Related: How To Become A Market Research Analyst: A Complete Guide

To improve the efficiency of business operations

As data analytics involves gathering and analysing relevant data about business operations, it can help companies find out about existing operational issues such as bottlenecks, inventory shortages and production delays. They can use historical supply chain data to predict the problems they might face in the future and take appropriate steps to handle them. For example, they can find out about the shortages of the raw materials they might face during specific seasons and holidays and arrange to obtain these in advance from different vendors to avoid production delays.

To reduce business risks and handle setbacks

Companies face a range of risks and setbacks regularly that, if not handled appropriately, can endanger their business operations and business existence. Some of these include customer theft, employee theft, employee safety, uncollected receivables and legal liabilities. With the use of business analytics, companies can better understand the security risks they face and the business losses they can incur due to them. The statistical models they use in business analytics can help them determine how to resolve security issues and handle setbacks.

To customise the customer experience

Data analytics helps companies process customer and sales data obtained from retail stores, e-commerce platforms, social media and various other channels. By analysing this data, companies can find out who their target customers are and get detailed insights into their buying habits. They can then use this knowledge of customer behaviour to deliver personalised customer experiences. They can create targeted promotional campaigns and increase sales by directing customers towards product categories that they are likely to buy.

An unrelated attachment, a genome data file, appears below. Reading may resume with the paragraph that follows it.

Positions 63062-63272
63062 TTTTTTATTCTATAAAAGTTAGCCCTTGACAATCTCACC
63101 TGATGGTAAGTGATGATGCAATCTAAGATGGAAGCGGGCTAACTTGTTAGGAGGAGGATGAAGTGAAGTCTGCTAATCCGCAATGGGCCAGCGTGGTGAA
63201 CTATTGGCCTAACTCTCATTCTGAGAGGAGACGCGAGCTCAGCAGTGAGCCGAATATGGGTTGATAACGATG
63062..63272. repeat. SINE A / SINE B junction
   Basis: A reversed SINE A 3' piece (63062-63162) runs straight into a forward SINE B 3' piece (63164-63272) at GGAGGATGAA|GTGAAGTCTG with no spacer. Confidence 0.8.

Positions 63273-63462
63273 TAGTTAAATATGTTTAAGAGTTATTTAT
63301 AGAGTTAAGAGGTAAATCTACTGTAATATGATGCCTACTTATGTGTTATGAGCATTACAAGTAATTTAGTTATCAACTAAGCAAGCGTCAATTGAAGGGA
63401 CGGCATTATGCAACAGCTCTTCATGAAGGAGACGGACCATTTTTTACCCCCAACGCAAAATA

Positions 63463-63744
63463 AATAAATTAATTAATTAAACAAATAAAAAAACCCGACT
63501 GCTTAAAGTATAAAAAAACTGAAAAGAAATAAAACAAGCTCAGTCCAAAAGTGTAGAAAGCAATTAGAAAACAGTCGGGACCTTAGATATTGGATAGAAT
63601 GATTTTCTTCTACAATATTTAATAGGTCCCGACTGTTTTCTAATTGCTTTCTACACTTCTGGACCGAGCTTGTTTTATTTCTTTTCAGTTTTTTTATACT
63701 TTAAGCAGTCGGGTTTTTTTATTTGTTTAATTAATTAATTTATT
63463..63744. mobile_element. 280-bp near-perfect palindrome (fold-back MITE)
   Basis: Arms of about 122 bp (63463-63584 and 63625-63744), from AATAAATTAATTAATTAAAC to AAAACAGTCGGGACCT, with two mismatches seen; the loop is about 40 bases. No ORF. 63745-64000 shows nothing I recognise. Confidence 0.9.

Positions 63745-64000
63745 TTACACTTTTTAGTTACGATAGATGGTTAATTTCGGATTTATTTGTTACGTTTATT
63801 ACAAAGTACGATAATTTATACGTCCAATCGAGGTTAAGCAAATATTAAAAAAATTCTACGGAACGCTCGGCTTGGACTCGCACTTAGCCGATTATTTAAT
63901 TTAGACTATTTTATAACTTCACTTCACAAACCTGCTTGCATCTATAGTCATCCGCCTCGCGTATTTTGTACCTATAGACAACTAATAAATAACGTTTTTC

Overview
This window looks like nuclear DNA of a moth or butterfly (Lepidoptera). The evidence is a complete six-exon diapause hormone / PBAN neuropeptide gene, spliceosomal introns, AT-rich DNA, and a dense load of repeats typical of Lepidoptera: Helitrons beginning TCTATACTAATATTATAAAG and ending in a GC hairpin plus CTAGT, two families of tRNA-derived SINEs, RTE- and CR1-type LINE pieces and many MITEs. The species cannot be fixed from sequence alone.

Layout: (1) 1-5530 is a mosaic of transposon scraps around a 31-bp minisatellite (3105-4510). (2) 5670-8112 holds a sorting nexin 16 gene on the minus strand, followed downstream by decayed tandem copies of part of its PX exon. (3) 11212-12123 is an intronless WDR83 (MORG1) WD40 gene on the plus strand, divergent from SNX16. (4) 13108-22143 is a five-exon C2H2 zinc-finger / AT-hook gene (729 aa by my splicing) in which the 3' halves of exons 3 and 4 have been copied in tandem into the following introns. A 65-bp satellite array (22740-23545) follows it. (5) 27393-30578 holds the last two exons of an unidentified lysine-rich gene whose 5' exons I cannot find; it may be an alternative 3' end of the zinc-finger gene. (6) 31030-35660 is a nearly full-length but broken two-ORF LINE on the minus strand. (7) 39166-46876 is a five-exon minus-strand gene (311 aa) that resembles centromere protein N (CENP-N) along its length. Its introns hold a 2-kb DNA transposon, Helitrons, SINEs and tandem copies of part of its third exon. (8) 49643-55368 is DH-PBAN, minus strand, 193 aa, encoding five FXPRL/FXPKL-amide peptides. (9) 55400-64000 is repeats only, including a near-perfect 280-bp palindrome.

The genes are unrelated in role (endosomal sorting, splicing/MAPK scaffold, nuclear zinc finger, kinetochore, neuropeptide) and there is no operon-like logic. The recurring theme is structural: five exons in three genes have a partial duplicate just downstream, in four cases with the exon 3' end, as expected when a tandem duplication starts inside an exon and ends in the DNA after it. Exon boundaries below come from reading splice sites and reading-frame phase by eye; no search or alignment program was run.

To strengthen data security

Data breaches can enable hackers to steal corporate intellectual data and personal data. As a result, the targeted companies can be at the risk of operational downtime, loss of sensitive data, reputation damage, loss of revenue and legal actions from customers. By using data analytics, companies can review their audit logs and create statistical models to locate and patch vulnerabilities. The models can also work with monitoring systems to detect any abnormal activities in the computer systems and issue immediate alerts to prevent attacks.

What Are Some Examples Of Business Analytics?

The following are a few examples of business analytics:

  • Looking for criminal behaviour patterns among consumers to prevent retail and e-commerce fraud

  • Finding promotional opportunities in the target markets to cross-sell products and services

  • Optimising marketing campaigns to ensure that the advertising messages reach the target customers

  • Reviewing past behaviours of customers to determine which people are likely to default on payments

  • Using past business outcomes in specific areas to predict the chances of future business success

  • Analysing medical images, medical reports and patient medical history to recommend the best health treatment for patients

  • Determining if product price reductions can attract customers and lead to more sales